ED Solutions: Understanding Solutions for ED

Angela Sheddan

Medically reviewed by Angela Sheddan, DNP, FNP-BC

Written by Our Editorial Team

Last updated 3/02/2021

Just because something is relatively common doesn’t make it easy to deal with. Many men struggle with getting or maintaining an erection, especially as they get older. But when it’s you that’s dealing with ED, it can feel disastrous. 

Understanding Erectile Dysfunction

Before you can understand solutions, you have to fully understand the problem. 

When it comes to ED, the problem is bigger than just frustration at your inability to get or maintain an erection. 

While those are troublesome and should not be minimized, they are the results of the problem — not the problem itself. 

An erection happens when you are stimulated (physically or psychologically), nitric oxide is released causing the smooth muscle in your penis to relax. 

When this happens, blood is allowed to rush in, engorging your penis and making it hard. 

Your penis becomes soft again after phosphodiesterase type 5 (PDE5) is released, reversing the process. 

A problem at any point during this process can cause ED. 

It’s also worth noting that ED is relatively common, and the likelihood increases that you’ll be affected by it as you age. 

One study found that about 50 percent of men had ED at age 50, 60 percent at age 60, and so on. But it can happen much younger, too. 

As many as one in four men seeking medical treatment for ED is under age 40, according to scientific literature.

The causes of ED can be thought of as either physical or psychological, though both can play a role. 

More than 80 percent of ED cases have a physical component, so it’s highly unlikely this is “all in your head.”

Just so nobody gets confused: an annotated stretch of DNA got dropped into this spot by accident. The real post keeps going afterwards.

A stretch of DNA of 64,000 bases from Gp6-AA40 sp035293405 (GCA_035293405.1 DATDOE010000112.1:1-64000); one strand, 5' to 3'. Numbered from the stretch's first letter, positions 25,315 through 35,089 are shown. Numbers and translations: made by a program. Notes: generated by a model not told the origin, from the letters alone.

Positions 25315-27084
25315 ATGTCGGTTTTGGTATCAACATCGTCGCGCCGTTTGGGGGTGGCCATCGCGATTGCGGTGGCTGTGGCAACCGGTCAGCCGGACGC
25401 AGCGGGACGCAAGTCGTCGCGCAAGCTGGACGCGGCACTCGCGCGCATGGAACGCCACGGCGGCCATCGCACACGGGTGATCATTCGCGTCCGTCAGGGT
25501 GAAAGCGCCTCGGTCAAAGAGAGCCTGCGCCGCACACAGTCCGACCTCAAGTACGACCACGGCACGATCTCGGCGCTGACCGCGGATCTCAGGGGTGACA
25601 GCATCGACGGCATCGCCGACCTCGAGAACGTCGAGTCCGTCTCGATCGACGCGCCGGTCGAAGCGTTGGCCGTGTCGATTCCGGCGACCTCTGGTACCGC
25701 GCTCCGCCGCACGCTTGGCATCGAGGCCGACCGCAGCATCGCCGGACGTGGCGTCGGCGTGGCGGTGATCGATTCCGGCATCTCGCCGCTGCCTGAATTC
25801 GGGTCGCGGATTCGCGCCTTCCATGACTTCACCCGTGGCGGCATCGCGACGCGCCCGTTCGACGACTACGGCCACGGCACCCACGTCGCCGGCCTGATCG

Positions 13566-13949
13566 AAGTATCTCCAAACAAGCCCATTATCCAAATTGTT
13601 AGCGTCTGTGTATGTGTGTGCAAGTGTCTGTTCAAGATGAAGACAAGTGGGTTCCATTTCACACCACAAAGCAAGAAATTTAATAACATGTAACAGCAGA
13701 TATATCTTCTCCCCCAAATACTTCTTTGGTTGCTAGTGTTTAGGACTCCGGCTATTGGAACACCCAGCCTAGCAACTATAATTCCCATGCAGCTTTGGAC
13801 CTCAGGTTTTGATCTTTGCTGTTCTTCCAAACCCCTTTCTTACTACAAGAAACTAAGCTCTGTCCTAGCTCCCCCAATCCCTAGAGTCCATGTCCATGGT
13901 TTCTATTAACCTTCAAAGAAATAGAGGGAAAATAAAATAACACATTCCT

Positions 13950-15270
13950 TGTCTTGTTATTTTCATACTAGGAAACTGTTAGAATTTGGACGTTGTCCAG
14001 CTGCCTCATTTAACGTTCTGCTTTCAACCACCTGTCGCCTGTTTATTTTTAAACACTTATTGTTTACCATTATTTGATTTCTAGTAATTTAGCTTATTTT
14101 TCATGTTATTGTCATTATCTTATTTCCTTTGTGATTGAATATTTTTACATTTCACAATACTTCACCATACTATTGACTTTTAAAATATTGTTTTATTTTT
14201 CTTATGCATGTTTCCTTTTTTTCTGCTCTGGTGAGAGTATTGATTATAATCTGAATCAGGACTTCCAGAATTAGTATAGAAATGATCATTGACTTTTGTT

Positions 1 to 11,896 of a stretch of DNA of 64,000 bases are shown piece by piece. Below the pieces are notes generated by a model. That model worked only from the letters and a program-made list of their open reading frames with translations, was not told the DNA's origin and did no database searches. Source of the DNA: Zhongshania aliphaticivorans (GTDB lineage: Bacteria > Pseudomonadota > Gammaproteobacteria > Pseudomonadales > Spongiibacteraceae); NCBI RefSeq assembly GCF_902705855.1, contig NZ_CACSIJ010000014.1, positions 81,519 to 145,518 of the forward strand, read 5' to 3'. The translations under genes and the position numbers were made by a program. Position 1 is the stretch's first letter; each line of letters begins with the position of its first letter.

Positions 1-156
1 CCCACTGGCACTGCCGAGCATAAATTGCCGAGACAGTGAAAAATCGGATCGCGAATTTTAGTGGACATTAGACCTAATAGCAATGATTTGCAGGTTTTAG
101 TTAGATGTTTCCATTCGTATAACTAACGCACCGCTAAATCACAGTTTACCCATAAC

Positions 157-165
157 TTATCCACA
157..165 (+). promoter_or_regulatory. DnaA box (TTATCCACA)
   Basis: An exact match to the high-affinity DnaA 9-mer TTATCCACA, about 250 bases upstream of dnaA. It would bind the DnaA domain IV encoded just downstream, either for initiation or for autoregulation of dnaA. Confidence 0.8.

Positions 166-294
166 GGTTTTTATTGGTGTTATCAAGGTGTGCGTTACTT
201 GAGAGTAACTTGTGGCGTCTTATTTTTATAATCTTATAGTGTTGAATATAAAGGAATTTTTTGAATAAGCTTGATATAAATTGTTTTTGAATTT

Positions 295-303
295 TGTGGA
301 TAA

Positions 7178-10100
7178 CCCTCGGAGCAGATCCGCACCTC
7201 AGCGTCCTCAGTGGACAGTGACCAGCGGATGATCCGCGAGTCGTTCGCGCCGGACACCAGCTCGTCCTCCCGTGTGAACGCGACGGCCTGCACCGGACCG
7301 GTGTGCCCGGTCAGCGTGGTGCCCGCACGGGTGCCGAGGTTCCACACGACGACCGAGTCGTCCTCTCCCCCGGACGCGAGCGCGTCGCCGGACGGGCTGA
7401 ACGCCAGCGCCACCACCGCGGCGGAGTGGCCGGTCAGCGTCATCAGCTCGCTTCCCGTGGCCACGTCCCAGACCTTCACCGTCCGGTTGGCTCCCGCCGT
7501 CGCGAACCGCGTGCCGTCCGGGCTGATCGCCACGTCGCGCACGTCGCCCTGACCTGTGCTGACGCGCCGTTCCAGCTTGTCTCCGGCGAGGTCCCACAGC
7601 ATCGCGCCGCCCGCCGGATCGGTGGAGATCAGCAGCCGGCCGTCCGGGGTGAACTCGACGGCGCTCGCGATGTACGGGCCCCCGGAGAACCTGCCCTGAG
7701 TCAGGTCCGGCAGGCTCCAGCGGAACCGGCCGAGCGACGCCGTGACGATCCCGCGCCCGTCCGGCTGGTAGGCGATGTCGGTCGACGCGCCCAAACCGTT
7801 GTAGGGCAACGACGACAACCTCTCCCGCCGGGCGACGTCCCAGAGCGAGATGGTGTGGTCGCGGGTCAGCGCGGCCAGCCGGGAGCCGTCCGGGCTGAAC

Hypertension, heart disease, diabetes, depression and anxiety, and changes in the endocrine (hormonal) system can all affect your ability to achieve and maintain an erection. Smoking, drinking, and using drugs can also increase your risks of ED.

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Common Erectile Dysfunction Solutions and Treatments 

In part because ED has been a problem since the beginning of time, there is a large body of research on the condition, it’s causes, and potential solutions. ED won’t kill you, but because the ability to get an erection is such an iconic sign of man’s virility, it’s been an important topic of research. And thank goodness.

Had research stopped advancing in the time of ancient Egypt, men still might be applying wood oil mixed with baby crocodile hearts to their penises in an effort to get them hard. Really.

Fortunately, we’ve come a long way. And there are several treatments available for ED. The most common are the least invasive — several effective prescription medications. But surgical options also exist.

PDE5 Inhibitors 

PDE5 inhibitors are oral prescription medications that are the current mainstay for ED treatment. They stop PDE5 from reversing the erection process. 

Several of these medications have been approved by the FDA, including: Viagra® (sildenafil), Levitra® (vardenafil), Cialis® (tadalafil), and Stendra® (avanafil). 

The first of these to hit the market, Viagra, was released in 1998 and changed the game when it came to ED treatment. 

Generally speaking, PDE5 inhibitors are safe and effective, each with a slightly unique profile. 

For example, sildenafil (generic Viagra) is most effective one to two hours after taking, lasts three to five hours, and can be taken with or without food, whereas tadalafil is most effective two to four hours after taking and lasts 36 hours. 

They also come with their own unique potential side effects — such as headaches, heartburn, and congestion — and medication interactions.

Vacuum Devices 

Referred to as vacuum constriction devices (VCD) or vacuum erection devices (VED), these are exactly what they sound like. 

VEDs involve placing a plastic tube over the penis and then emptying that tube of air, by creating negative pressure, or a vacuum. 

While these devices can be effective, men often don’t stick with them because of unpleasant side effects.

The potential unpleasant effects of a penis vacuum include: pain and bruising, inability to achieve orgasm, coldness or numbness. Further, they’re just sort of a hassle.

Penis Injections 

Known as intracavernosal injections, or ICI, this treatment is less common. 

It involves injecting medication directly into the penis. And while initial satisfaction is high, men typically abandon this treatment due to cost, desire for something more permanent, and the discomfort of giving yourself a shot in the penis.